By Daniel Hunter

Grocery retailers have signed up to challenging new targets for cutting food waste in the supply chain and at home, building on the excellent progress already made in these areas.

Under the third phase of the Courtauld Commitment, launched today (Thursday) by the resource efficiency body WRAP, all the major grocery retailers have agreed to work towards three new environmental goals, including a commitment to reduce household food waste by five per cent by 2015 (from a 2012 baseline).

The British Retail Consortium (BRC) has welcomed the new agreement as a clear demonstration of retailers' commitment to reducing food waste further, both from farm gate to shelf and in the home.

The new agreement follows on from significant success in meeting the first and second phase Courtauld targets since it launched in 2005. In phase one, 670,000 tonnes of food waste were avoided between 2005 and 2009 and annual UK household food waste fell by 1.1m tonnes between 2006/7 and 2010. To date Courtauld 2 has delivered a 3 per cent reduction in household food waste.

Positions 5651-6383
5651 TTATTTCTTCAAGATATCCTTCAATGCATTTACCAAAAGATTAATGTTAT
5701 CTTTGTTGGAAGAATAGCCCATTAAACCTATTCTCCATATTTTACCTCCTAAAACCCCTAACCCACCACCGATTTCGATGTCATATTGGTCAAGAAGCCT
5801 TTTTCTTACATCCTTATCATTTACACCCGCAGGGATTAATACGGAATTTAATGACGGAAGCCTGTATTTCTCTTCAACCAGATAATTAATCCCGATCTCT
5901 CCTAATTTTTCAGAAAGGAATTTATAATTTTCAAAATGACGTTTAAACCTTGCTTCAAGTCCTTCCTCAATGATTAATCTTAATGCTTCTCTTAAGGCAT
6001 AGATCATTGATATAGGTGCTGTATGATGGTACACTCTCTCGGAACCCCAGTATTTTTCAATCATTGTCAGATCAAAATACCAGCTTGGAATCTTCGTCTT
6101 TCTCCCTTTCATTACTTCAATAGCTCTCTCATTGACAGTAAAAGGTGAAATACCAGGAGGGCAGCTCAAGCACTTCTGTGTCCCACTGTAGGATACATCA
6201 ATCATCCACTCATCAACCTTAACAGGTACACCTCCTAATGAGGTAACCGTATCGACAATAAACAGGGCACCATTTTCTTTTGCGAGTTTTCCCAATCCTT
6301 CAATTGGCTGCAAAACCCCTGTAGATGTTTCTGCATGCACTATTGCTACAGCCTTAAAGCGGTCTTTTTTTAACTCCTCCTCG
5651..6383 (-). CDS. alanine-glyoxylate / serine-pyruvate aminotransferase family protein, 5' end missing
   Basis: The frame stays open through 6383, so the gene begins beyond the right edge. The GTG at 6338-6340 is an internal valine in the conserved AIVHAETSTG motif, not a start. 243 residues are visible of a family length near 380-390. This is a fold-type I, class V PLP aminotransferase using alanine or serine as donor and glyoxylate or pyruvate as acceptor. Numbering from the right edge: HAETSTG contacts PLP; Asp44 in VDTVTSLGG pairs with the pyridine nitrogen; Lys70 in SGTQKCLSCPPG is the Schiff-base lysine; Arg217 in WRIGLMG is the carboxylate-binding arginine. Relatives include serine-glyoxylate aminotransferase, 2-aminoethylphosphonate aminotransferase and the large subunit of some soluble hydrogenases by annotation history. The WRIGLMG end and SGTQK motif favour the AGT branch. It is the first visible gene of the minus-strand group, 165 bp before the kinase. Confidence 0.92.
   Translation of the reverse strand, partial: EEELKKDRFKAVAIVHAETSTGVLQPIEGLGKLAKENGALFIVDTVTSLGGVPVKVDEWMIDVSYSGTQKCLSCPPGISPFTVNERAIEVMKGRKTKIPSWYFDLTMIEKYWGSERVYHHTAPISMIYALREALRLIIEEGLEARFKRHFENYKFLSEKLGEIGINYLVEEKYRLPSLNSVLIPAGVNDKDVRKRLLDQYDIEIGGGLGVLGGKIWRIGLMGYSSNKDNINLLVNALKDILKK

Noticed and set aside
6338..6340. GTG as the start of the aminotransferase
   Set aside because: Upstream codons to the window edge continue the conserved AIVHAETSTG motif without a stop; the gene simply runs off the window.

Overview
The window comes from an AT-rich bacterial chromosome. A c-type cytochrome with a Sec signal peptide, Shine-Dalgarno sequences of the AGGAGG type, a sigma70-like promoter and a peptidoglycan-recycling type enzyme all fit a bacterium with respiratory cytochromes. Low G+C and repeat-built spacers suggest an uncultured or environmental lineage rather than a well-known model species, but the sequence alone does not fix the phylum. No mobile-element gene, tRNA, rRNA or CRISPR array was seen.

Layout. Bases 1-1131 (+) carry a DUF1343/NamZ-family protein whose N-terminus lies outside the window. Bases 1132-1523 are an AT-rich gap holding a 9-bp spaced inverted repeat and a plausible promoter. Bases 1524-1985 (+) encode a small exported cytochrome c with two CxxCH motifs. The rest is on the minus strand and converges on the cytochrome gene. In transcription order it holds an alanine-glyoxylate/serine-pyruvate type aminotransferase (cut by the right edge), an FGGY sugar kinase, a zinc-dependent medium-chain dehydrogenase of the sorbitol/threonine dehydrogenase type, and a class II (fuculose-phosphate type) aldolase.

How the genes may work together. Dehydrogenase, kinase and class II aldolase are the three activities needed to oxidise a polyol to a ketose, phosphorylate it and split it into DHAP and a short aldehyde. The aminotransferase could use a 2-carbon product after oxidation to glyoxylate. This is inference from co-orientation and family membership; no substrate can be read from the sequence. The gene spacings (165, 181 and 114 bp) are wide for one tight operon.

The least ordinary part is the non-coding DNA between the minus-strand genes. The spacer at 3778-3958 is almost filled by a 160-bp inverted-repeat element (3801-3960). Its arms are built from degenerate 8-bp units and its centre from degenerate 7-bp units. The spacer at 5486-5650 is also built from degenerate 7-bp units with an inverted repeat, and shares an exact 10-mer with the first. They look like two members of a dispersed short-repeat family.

Measures introduced by retailers to help curb food waste in the home include offering a range of product portion sizes, to fit different customer needs, providing advice on how to store food and recipes for using up leftovers. Retailers are also active participants in the ‘Love Food, Hate Waste' campaign run by WRAP.

Phase three also covers ambitious targets for further reducing waste in the grocery supply chain and improving packaging design to minimise its carbon impact.

British Retail Consortium Food and Sustainability Director, Andrew Opie, said: "These new targets build on the major strides already made by grocery retailers to reduce food and packaging waste. Despite the downturn and other challenges affecting business, the retail industry is continuing to innovate and collaborate on waste reduction as well as working hard to meet wider green goals across all aspects of its operations. That's delivering real environmental benefits as well as value for customers."

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